Benjamin Briggs Goodrich

Is your surname Goodrich?

Research the Goodrich family

Benjamin Briggs Goodrich's Geni Profile

Share your family tree and photos with the people you know and love

  • Build your family tree online
  • Share photos and videos
  • Smart Matching™ technology
  • Free!


Benjamin Briggs Goodrich

Birthdate: (42)
Death: October 1991 (42)
Paris, France (Hodgkins Disease)
Immediate Family:

Son of Marcus Aurelius Goodrich and Olivia de Havilland
Half brother of <private> Broida (Galante)

Managed by: Private User
Last Updated:
view all

Immediate Family

About Benjamin Briggs Goodrich

Benjamin Briggs Goodrich

b. 18 July 1956, d. October 1991
  Benjamin Briggs Goodrich was born on 18 July 1956.
He was the son of Marcus Aurelius Goodrich and Olivia Mary de Havilland.
He died in October 1991 at age 35 at Paris, France, as a result of Hogkin's disease.
   Benjamin Briggs Goodrich was a statistical analyst.
BENJAMIN BRIGGS GOODRICH  . Statistical analyst, international banking representative. Born in 1949; died of heart disease brought on by treatment for Hodgkin's disease (with which he was diagnosed at age 19) in October 1991 at age 42 in Paris, France; father, Marcus Goodrich; worked for Lockheed Missile and Space Company in Sunnyvale, California and for the Texas Commerce Bank of Houston.

Born in Tokyo, Olivia, Joan and their mother moved to California in 1919 after their British father, a patent attorney, took up with the Japanese maid. "My mother was religious," recalls Olivia, "but she didn't go to church." Olivia arranged to have herself baptized at 16, but stopped going to church through most of her Hollywood career. She returned to the fold after her son, BENJAMIN (by her first husband, novelist Marcus Goodrich), was born. When he was just 19, he became seriously ill. "She looked after him herself," recalls the Very Rev. Sturgis Riddle, a longtime friend and dean emeritus of the Paris cathedral. "She had deep faith that through love and prayer he would be helped." After BENJAMIN, now 29 and a mathematician in California, recovered, his mother threw herself into volunteer work for the church. "I find it thrilling," she says. "It's so boring, this selfish life we lead to survive."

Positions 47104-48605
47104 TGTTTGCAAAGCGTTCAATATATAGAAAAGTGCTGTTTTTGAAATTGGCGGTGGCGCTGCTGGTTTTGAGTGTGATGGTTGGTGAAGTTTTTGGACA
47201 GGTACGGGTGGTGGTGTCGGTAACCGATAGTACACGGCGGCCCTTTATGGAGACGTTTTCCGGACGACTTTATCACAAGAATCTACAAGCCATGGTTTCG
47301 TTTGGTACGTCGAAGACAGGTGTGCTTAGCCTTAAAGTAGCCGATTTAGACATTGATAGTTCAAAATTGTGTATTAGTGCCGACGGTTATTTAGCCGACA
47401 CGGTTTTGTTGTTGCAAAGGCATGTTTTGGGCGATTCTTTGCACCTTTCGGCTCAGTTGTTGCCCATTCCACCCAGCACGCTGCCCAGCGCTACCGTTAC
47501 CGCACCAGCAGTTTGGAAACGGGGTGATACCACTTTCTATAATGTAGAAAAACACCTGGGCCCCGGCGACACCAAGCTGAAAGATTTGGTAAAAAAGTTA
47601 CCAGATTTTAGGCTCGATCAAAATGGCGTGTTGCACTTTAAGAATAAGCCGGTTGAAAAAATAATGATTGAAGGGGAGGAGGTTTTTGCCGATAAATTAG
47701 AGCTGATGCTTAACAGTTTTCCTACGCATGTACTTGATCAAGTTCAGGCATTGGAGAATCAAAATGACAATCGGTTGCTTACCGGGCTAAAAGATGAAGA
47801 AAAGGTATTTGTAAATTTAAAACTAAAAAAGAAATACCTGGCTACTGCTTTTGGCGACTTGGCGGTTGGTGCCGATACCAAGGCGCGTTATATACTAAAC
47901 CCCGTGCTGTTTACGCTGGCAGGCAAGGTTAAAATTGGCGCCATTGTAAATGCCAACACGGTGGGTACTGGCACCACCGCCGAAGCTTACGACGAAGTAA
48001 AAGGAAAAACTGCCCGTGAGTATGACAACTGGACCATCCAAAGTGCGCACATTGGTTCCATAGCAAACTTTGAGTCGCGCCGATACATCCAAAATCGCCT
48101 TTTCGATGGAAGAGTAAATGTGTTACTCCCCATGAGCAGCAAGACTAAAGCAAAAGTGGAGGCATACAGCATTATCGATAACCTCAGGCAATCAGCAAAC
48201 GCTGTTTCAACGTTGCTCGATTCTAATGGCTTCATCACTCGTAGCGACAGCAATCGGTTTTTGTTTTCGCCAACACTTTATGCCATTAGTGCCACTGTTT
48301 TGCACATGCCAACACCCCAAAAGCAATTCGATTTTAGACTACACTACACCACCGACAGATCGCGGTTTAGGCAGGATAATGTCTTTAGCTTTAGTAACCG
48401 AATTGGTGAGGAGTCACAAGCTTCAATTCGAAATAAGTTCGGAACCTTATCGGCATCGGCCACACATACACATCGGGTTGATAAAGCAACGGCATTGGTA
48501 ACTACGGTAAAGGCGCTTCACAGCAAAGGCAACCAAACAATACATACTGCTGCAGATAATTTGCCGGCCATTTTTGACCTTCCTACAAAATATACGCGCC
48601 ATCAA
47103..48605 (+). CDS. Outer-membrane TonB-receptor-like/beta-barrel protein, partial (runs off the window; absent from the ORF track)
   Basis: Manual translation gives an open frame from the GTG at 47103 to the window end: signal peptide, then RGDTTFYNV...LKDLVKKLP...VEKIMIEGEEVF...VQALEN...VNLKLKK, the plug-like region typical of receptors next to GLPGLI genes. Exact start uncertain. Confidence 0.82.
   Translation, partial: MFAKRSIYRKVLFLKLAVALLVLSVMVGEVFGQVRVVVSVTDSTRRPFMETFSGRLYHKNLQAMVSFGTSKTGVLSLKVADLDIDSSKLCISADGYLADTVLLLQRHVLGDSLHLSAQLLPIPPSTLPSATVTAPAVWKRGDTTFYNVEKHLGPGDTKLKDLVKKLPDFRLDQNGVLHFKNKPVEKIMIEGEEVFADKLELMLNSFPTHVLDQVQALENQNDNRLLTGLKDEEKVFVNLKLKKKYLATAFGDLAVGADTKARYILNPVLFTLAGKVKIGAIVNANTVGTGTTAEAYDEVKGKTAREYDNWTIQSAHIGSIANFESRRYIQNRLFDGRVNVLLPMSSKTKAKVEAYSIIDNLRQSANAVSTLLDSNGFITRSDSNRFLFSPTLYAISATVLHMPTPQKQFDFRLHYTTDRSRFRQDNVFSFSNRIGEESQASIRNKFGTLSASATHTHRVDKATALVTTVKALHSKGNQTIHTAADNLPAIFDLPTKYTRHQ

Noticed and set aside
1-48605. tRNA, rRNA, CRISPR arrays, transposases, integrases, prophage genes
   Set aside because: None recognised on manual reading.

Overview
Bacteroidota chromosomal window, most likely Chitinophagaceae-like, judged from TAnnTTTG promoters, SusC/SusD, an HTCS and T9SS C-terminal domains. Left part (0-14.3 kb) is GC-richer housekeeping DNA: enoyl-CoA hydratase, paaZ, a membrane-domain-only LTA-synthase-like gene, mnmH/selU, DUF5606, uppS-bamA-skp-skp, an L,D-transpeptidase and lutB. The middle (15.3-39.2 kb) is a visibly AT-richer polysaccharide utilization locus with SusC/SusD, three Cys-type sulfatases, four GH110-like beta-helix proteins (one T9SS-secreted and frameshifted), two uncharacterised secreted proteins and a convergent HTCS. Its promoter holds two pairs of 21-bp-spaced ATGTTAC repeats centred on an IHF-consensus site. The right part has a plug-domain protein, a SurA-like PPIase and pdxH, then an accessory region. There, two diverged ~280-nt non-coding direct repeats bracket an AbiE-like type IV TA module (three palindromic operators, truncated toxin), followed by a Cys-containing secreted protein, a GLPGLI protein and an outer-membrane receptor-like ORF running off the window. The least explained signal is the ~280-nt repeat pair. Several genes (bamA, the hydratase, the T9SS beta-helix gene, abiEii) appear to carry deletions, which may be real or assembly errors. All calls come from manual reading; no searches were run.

De Havilland also has a daughter, Gisèle, 22, who is just finishing criminal law studies in France. For six of the 16 years of her separation from Galante, de Havilland and he lived in separate parts of their 12-room Paris townhouse, but she is now contemplating selling it and relocating to Washington, D.C. "People ask me why don't I move back to California," de Havilland says, "but I want a new life." She also admits she would like a new love. "A man in my life? What a divine idea. I am the woman who arrives at parties alone and goes home with a married couple. That is carrying Episcopalian discretion to a very great extreme.",,20073074,00.html


Clark Gable, Vivien Leigh and Leslie Howard are gone. Olivia de Havilland at 80 seems indestructible; she recently survived a punishing attack of shingles which caused an angry rash and inflammation of the nerves. Her beauty remains, enhanced by silver hair swept back stylishly.

She has lived in a Paris town house on a quiet side street near the Bois de Bologne for 40 years. She recently walked a few blocks to a favorite restaurant for a lengthy lunch with a reporter acquaintance from her Hollywood days. A bright conversationalist, she talked on many matters, punctuated often with a warm, throaty laugh.